US Man Arrested for Attempting to Steal From Auschwitz Holocaust Memorial

The gates of the infamous Auschwitz Concentration Camp, where an estimated 1.1 million people were killed.

Just last year, a teenager from Israel received a fine for urinating on a Holocaust memorial at the Auschwitz-Birkenau museum.

A tourist visiting the Auschwitz death camp in Poland has been arrested and charged with the attempted theft of an item of cultural importance.

The 37-year-old man from the United States of America could spend ten years in prison for trying to take a piece of the railroad tracks from the Holocaust memorial site.

Officials say that the man confessed to trying to take part of the tracks where prisoners were unloaded at the camp during World War II.

This is the latest in a string of theft and vandalism at the site. Recently, officials also asked tourists to stop posing for pictures while balancing on the tracks that brought over a million Jews to their death.

Auschwitz II gate in 1959Bundesarchiv, Bild 146-1992-101-026A / Wilson / CC-BY-SA 3.0
Auschwitz II gate in 1959
Bundesarchiv, Bild 146-1992-101-026A / Wilson / CC-BY-SA 3.0

In 2009, the sign was stolen from the front gate. This was the sign with the famous message: “Arbeit Macht Frei (Work Will Set You Free)”  and it was subsequently found cut into pieces. A former Swedish neo-Nazi was sentenced with masterminding the crime and jailed for more than two years.

Main entrance to Auschwitz. By Tulio Bertorini (tbertor1) – CC BY-SA 2.0
Main entrance to Auschwitz. By Tulio Bertorini (tbertor1) – CC BY-SA 2.0

Two British schoolboys were caught in 2015 trying to steal buttons and other artifacts from the site. They were fined £400 each.

Just last year, a teenager from Israel received a fine for urinating on a Holocaust memorial at the Auschwitz-Birkenau museum.

The news of the latest theft comes as 700 artifacts from the Holocaust were in transit to New York for an exhibition at the Museum of Jewish Heritage. The artifacts include a train car similar to the one used to transport women and children to Auschwitz and other Nazi death camps.

Jews on selection ramp at Auschwitz, May 1944.Photo: Bundesarchiv, Bild 183-N0827-318 / CC-BY-SA 3.0
Jews on selection ramp at Auschwitz, May 1944.Photo: Bundesarchiv, Bild 183-N0827-318 / CC-BY-SA 3.0

The exhibition is the most comprehensive exhibit about Auschwitz ever staged in North America. It opens on May 8, 2019, and runs until January 3, 2020.

May 8th is also known as VE Day or Victory in Europe Day. It marks the date that Germany surrendered.

https://youtu.be/wJk6YQ_1sHY

The exhibition was previously on display in Madrid where it was extended twice and brought in more than 600,000 visitors. It shows the development of the Nazi ideology and the history of the Polish town named Oświęcim which became one of the most significant Nazi sites in the Holocaust.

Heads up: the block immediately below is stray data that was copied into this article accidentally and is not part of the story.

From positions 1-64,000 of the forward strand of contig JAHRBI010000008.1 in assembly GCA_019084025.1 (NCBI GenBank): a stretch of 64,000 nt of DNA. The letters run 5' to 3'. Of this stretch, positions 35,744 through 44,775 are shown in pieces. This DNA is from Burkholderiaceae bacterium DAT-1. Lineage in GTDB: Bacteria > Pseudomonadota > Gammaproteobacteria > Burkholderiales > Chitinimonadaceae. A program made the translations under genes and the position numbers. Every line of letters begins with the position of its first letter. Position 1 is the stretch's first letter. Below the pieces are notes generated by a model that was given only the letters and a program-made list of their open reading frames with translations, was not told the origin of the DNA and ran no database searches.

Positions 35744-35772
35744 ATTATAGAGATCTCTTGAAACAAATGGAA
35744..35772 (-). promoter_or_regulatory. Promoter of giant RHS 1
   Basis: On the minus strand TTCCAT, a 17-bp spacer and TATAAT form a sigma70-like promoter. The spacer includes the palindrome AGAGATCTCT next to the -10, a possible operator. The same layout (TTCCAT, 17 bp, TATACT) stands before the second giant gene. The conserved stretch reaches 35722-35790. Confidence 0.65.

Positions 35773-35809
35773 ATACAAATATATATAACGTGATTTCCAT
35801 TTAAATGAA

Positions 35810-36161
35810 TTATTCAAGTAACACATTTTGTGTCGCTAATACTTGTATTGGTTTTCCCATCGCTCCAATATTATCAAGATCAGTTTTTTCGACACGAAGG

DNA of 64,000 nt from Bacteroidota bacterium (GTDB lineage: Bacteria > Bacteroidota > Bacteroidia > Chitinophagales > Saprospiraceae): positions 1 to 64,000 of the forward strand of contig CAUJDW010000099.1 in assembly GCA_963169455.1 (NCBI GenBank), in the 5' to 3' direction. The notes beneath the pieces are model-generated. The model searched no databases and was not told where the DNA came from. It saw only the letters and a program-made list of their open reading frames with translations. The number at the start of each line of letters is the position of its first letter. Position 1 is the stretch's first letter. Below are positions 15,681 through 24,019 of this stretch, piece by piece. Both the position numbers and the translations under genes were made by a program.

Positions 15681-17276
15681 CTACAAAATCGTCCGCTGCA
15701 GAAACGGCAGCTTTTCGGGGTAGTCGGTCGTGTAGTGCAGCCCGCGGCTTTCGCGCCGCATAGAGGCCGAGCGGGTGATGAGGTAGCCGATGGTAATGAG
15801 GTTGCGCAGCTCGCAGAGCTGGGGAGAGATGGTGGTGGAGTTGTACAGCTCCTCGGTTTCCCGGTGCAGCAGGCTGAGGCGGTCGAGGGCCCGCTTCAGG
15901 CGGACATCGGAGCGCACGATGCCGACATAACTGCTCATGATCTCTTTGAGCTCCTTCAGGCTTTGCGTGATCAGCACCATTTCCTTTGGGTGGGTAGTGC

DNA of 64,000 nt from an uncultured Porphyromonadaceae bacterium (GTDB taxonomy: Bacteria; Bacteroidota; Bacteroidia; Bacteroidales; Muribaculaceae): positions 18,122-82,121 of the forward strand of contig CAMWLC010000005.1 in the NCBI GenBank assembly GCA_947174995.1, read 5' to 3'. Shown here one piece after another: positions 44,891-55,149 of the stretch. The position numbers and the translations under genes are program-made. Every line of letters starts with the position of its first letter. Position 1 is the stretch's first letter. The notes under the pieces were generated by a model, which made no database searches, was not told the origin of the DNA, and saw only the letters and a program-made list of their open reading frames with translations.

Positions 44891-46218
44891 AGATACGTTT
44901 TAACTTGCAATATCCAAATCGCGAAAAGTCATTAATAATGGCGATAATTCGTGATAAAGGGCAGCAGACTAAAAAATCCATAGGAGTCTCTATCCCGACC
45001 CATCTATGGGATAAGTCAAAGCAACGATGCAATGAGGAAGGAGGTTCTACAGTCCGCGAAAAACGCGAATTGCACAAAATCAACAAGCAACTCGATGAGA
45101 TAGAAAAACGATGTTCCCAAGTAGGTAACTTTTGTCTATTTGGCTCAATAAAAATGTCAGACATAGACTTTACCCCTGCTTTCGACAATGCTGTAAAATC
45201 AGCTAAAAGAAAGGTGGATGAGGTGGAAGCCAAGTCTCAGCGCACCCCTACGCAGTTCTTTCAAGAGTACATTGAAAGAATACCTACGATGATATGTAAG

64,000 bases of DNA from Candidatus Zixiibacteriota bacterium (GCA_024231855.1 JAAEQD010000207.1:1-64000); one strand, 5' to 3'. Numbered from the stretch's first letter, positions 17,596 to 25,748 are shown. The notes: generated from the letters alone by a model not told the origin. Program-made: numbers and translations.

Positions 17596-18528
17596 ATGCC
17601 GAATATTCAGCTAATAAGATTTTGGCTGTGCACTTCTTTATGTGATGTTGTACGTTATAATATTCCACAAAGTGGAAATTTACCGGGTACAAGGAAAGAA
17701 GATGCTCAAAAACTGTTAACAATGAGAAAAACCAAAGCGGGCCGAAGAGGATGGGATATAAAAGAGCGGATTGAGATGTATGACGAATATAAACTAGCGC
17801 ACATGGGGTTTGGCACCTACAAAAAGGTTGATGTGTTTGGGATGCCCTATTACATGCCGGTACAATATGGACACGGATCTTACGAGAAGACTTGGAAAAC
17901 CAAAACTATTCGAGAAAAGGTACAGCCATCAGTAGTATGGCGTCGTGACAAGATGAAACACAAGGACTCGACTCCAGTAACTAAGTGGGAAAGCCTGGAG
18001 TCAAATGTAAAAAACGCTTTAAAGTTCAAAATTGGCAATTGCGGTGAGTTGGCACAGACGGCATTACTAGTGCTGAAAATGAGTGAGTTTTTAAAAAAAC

The Auschwitz camp, also known as Auschwitz-Birkenau, was opened in 1940. It was the largest Nazi concentration and death camp. Originally, it was used to house political prisoners, but it grew into a network of camps used to exterminate Jews and other people the Nazis considered enemies.

Hungarian Jews arriving at Auschwitz II-Birkenau in German-occupied Poland, May 1944. Most were “selected” to go straight to the gas chambers.
Hungarian Jews arriving at Auschwitz II-Birkenau in German-occupied Poland, May 1944. Most were “selected” to go straight to the gas chambers.

It is estimated that more than 1 million people were killed in Auschwitz.

Auschwitz I was built in 1940. People living around Oświęcim were forcibly evicted and their homes bulldozed in order to build the camp. This first camp in the Auschwitz network held between 15,000 and 20,000 political prisoners. It was this camp that had the infamous “Work Will Set You Free” sign on the gate.

Three little words. Arbeit macht frei.
Three little words. Arbeit macht frei.

Auschwitz II was built in 1941. Also known as Birkenau, this camp could hold around 90,000 prisoners. It is also the site of the bathhouses used to execute prisoners en masse with poison gas. It housed crematory ovens to burn the corpses. Most of the victims of Auschwitz were killed in Birkenau.

Jewish women and children waiting in a grove near gas chamber no. 4 prior to their extermination.
Jewish women and children waiting in a grove near gas chamber no. 4 prior to their extermination.

Read another story from us: Emotionally Tough Virtual Tour: Inside the Auschwitz Concentration Camp

There were over 40 other additional subcamps which were used as slave labor camps. The largest of these was called Monowitz or Auschwitz III. It began operation in 1942 and could hold 10,000 prisoners.

The Soviet army liberated the camp in 1945. They found thousands of starved prisoners and piles of corpses in the camp.